Date of Award

Spring 2000

Project Type


Program or Major


Degree Name

Doctor of Philosophy

First Advisor

J William Harris


Antebellum Americans had a strong interest in the unknown, which manifested itself simultaneously in highbrow, middlebrow, and lowbrow culture. Venues such as scientific institutions, lyceums, lecture halls, the "penny-press," and the dime-museum all catered to American curiosity. Exploring Other Worlds examines this "culture of curiosity," arguing that curiosity was a defining trait of antebellum America, transcending many of the boundaries we often associate with the era. Curiosity promoted intellectual interest in science, but it also led to the sensationalism of modern commercial popular culture.

The inter-related lives of Elisha Kane and Margaret Fox demonstrate this thesis. Kane was America's first celebrated Arctic explorer, serving as surgeon on the First Grinnell Expedition (1850--1851) and commanding the Second Grinnell Expedition (1853--1855) in search of the lost British explorer John Franklin. While Kane's expeditions did not succeed in discovering Franklin, his books describing his voyages were very popular. They successfully blended Arctic science with adventure-story sensationalism.

Kane was romantically involved with the spirit-rapper Margaret Fox. Fox was well-known as one of the Fox sisters, whose "mysterious knockings" led to the emergence of Spiritualism in antebellum America. By cracking their toe joints, the Fox sisters convinced many that they could act as "mediums" between the living and the dead. Fox's spirit-rapping, like Kane's Arctic exploration, mixed science with sensationalism. Various theories about the nature of the mind, such as mesmerism, clairvoyance, and phrenology, fanned the flames of the Fox sisters' sensational rappings. Like Kane, Fox became famous by appealing to an American desire to explore the unknown.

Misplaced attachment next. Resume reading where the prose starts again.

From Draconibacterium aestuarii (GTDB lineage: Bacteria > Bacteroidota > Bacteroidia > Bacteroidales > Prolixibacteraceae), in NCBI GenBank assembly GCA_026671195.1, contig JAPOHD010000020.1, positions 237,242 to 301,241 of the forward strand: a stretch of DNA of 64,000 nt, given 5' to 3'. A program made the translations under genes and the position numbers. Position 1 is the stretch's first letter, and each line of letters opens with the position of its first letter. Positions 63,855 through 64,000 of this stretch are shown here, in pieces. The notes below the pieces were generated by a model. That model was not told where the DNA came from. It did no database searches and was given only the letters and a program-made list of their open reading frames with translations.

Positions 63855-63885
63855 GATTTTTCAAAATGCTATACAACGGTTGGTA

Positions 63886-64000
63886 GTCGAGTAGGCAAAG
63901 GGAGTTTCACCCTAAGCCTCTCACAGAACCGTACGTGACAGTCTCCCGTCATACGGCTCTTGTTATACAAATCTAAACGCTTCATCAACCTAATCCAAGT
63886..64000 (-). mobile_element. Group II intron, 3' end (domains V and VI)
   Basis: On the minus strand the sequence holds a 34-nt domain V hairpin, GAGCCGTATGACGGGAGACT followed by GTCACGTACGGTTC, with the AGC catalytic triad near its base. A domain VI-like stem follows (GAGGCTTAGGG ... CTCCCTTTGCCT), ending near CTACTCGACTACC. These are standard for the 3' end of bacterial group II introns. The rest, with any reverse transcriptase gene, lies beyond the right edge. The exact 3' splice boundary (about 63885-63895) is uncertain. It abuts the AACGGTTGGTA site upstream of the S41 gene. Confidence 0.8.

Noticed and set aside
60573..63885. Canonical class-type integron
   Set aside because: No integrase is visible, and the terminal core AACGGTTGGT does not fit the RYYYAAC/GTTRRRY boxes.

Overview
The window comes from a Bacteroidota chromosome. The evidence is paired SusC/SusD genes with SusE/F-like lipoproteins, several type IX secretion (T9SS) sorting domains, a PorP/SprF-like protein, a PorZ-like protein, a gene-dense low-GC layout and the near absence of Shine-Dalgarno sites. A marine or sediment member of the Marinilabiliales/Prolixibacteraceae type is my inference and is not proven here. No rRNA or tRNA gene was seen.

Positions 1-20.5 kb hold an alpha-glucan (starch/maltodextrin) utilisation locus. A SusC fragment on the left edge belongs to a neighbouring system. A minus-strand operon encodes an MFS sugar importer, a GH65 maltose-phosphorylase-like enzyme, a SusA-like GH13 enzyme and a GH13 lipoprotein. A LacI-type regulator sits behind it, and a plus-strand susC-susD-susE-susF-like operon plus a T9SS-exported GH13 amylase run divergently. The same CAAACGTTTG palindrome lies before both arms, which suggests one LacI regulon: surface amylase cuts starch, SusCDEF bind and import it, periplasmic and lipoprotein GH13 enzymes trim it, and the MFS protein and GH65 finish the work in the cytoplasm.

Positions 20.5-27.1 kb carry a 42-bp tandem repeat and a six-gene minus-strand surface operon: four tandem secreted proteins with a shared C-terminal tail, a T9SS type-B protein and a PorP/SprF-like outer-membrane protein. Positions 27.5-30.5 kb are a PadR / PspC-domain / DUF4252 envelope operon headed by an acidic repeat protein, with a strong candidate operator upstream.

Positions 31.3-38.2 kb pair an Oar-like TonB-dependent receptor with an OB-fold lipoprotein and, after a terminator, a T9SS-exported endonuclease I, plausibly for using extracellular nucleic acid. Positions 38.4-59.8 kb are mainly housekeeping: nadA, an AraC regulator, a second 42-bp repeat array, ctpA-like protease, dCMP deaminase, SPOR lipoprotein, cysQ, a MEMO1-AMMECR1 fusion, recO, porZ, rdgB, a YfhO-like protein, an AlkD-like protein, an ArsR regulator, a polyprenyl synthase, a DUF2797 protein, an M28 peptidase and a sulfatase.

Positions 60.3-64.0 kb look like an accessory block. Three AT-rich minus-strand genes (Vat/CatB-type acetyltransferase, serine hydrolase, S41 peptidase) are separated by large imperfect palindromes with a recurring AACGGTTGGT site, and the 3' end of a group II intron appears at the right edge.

When rumors about the Kane/Fox affair became known, the sensationalism they had inspired in their professional lives spilled over into their personal lives. Once again a "culture of curiosity" defined how they were discussed in public, but this curiosity lost all resemblance to the quasi-scientific curiosity that defined their earlier public lives. It pointed to the commercial sensationalism of a later era.